I don’t believe in writer’s block. un curso de milagros (I can hear the gasps of disbelief already.) Listen: If you hire a plumber to come to your house and fix a problem, do you expect him to say, “Sorry, I can’t figure out what your problem is. I think I have plumber’s block”? Probably not, and if he did, you’d toss him out and call another guy faster than you can say Drano. Not that plumbing can be compared to writing, but if we follow the proper steps to get the job done,
I find that writer’s block melts away, the drains are unclogged, and the words start flowing like water from a faucet. But what are these “steps”? Well, a big part of my job as a book marketing specialist is to help people create something they can actually market: a finished book. Many of us have ideas aplenty but not a clue how to get them down on paper.
Unlike other professions, authors operate under a whole different set of rules. We often can’t just sit down and pound out a story, and those who do have created their own formula for doing so. We see this huge story with all sorts of directions we want to take it, we see the cover, we see the characters, we see the market potential. Then we see Katie Couric or Oprah smiling and holding up our book for the whole world to see.
Then we glance back down at our monitor and see a tormenting blinking cursor and blank screen. And we are again reminded of what a failure we are. We have all these stories and nothing on paper. We are idea generators. We have zillions of them running through our minds, but none of them on paper. Unless you make your money in a think tank, operating this way probably isn’t getting you any closer to your goals.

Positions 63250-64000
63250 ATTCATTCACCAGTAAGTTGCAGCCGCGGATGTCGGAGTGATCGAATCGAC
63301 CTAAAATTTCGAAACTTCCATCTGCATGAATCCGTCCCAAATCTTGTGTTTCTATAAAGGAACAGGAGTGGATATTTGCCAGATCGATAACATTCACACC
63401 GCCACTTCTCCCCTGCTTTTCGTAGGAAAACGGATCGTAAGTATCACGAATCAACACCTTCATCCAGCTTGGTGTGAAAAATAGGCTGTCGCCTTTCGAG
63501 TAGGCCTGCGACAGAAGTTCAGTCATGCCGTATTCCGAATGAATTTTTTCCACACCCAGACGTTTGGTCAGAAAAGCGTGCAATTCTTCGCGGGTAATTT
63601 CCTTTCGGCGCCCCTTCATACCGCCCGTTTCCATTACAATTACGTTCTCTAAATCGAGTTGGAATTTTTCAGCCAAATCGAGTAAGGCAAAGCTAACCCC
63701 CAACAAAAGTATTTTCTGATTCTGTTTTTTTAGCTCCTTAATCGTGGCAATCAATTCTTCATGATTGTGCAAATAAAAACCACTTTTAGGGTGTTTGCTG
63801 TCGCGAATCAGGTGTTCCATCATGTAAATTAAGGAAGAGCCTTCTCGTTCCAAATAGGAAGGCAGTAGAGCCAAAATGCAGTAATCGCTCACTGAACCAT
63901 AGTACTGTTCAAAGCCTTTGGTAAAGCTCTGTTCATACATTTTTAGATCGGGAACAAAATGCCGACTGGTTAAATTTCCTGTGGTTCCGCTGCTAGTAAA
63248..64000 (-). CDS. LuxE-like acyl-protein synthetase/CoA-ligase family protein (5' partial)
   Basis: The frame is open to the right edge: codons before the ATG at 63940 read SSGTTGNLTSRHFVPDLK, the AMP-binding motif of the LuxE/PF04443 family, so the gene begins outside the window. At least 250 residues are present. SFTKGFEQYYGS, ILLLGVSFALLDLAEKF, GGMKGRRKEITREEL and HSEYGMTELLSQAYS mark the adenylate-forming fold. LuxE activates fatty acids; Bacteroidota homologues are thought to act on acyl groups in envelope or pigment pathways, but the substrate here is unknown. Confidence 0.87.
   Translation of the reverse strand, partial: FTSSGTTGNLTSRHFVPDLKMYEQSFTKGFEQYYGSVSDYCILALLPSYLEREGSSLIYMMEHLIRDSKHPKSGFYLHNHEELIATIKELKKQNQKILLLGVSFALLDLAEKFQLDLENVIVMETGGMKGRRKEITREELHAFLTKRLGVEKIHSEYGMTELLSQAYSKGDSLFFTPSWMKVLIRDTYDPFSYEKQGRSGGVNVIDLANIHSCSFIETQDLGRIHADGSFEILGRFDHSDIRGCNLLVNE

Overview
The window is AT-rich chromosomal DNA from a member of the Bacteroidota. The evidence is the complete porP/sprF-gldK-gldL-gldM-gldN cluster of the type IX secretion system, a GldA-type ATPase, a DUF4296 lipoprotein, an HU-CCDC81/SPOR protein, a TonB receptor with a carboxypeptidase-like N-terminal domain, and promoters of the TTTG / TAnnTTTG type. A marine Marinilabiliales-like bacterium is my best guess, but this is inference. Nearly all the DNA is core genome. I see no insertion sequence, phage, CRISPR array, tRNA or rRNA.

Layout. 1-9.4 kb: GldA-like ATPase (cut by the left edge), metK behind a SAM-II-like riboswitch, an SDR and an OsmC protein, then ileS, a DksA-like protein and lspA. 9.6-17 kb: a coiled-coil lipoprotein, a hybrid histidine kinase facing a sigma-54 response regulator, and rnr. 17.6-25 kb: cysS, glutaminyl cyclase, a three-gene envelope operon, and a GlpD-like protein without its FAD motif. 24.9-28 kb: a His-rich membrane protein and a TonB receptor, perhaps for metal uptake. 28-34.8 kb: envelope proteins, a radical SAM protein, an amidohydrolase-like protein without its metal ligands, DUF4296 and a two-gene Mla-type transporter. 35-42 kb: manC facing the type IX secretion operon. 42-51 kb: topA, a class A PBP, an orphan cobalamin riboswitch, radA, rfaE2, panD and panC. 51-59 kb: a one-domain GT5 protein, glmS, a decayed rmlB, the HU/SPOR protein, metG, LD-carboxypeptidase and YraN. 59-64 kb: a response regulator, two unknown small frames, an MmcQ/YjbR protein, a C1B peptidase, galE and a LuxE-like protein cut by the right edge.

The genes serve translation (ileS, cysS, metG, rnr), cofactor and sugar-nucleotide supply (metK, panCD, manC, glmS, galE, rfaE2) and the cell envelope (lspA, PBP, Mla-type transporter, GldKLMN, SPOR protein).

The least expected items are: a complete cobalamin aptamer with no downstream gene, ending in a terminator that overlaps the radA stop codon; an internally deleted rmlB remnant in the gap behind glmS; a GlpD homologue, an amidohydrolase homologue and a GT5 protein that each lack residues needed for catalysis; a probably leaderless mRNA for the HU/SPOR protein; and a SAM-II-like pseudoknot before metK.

When a project looms before us, it’s like this big elephant — huge, overwhelming and ready to stomp us flat any minute. There’s an old saying: “How do you eat an elephant? One bite at a time.” The same is true for writing. You finish a book, one step at a time. But to create these steps, you first have to break down your book into manageable, bite-size pieces. This can be accomplished by creating a TOC (table of contents) that can guide you through the book.
My reasoning behind this is as follows: You’d never think of driving from California to New York without a map, right? Well, how can you expect to finish your book without one? Your TOC is your roadmap, guiding you through your book. If your chapters don’t have individual headings, then write a 2-3 sentence description of what the chapter encompasses. Don’t get too elaborate on this. Remember, it’s not going in your book; it’s just a brief descriptor. Once the TOC is outlined, you’ll have a vision of your book from start to finish.